Like a Tired Marathoner, NBC Struggles through Olympics Coverage

by Glenn Hower | Aug. 12, 2016

Long an advertising and ratings powerhouse for the Peacock, one of the hottest stories to come out of Rio is the decline in NBC viewership ratings for the Games of the XXXI Olympiad. There are several reasons the Rio Olympics broadcasts are not resonating quite as highly with viewers:

  • Broadcast Delays – As has been the case in previous years, NBC delays some of its most popular events for primetime broadcast. This leads to the possibility of event results hitting the press or social media early, and viewers no longer needing to watch the broadcast.
  • Streaming – Despite saving its most popular events for primetime packaging, NBC still broadcasts events live over cable networks and through the NBC Sports app. According to a report from Deadline, viewers have streamed over one billion minutes of Olympic content, likely eating into NBC’s lucrative primetime viewership.
  • Early Controversy – Leading up to the games, political turmoil and medical concerns in Brazil raised questions of whether or not the games should even proceed. Additionally, the way that the International Olympic Committee handled a doping scandal of the Russian team tarnished the games before they even started.
  • Social Miscues – The Twitterverse is rife with anger related to NBC’s mishandling of several social issues. From alleged sexism in NBC commentator Dan Hicks identifying Katinka Hosszu’s husband and coach as the person responsible for her record breaking 400-meter medley swim, to alleged racism in the network’s decision to air Simone Manuel's medal ceremony on delay instead of live, social issues are at the forefront to a young and vocal segment of the viewership (note: Simone Manuel is the first African-American woman to win an individual swimming medal at the Olympics).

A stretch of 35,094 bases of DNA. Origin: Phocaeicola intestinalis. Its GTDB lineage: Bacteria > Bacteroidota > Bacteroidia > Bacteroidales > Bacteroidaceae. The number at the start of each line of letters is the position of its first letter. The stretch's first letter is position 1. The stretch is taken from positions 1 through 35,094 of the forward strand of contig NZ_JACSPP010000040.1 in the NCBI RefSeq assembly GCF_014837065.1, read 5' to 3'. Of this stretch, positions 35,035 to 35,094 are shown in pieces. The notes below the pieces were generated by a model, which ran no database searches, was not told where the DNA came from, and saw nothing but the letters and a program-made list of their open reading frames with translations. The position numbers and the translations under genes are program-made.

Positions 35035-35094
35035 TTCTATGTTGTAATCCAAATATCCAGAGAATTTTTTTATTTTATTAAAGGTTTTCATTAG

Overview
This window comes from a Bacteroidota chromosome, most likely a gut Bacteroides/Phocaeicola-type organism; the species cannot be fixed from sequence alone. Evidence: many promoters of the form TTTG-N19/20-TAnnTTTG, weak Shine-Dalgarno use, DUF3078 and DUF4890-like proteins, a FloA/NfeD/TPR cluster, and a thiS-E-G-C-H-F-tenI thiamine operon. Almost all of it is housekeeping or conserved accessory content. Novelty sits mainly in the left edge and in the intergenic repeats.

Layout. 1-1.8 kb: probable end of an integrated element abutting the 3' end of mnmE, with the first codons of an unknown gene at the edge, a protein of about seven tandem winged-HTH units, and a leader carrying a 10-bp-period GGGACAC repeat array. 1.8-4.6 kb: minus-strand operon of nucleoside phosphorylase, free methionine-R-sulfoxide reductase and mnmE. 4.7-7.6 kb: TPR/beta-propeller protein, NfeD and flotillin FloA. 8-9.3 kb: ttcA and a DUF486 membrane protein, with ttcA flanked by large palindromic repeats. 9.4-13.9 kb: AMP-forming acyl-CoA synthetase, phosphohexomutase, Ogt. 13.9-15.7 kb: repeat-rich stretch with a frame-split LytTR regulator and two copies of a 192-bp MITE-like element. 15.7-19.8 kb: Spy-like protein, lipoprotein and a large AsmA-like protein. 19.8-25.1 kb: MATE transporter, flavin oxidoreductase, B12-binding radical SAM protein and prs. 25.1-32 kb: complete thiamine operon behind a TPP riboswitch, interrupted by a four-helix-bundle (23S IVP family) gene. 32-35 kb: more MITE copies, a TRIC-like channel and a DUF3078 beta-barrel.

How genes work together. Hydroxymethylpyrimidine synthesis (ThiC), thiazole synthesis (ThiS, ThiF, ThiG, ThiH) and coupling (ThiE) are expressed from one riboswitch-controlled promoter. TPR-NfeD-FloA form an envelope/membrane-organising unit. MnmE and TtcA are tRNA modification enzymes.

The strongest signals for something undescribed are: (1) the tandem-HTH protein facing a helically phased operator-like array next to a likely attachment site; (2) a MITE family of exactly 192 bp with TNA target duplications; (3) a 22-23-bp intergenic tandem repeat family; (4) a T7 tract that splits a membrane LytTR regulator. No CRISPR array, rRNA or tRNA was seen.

Articles such as this one from TechHive give users step-by-step instructions to watch Olympics coverage from BBC or CBC through a VPN in order to bypass the networks perceived “vapid” coverage, potentially escalating the switch not just from television to streaming. The proposal circumvents geographic licensing, leaving viewers completely unmonetized by NBC.

The ratings drop and shifts in viewing patterns are symptomatic of a fundamental problem with traditional television in the connected world. News and social media often report on events as they are taking place, putting broadcasters in the unenviable position of either airing events in less valuable mid-day slots or airing in the more lucrative but increasingly diluted primetime slots. The network is trying to be proactive in the digital space, posting highlights to YouTube and Facebook, even partnering with BuzzFeed to post video clips to Snapchat. However, the dissonance between network Olympic coverage and young viewers has seemingly never been so evident. Maybe this combination of factors is unique to these Rio Olympic Games, but 2016 just might be the inflection point that redefines how people consume large sporting events.

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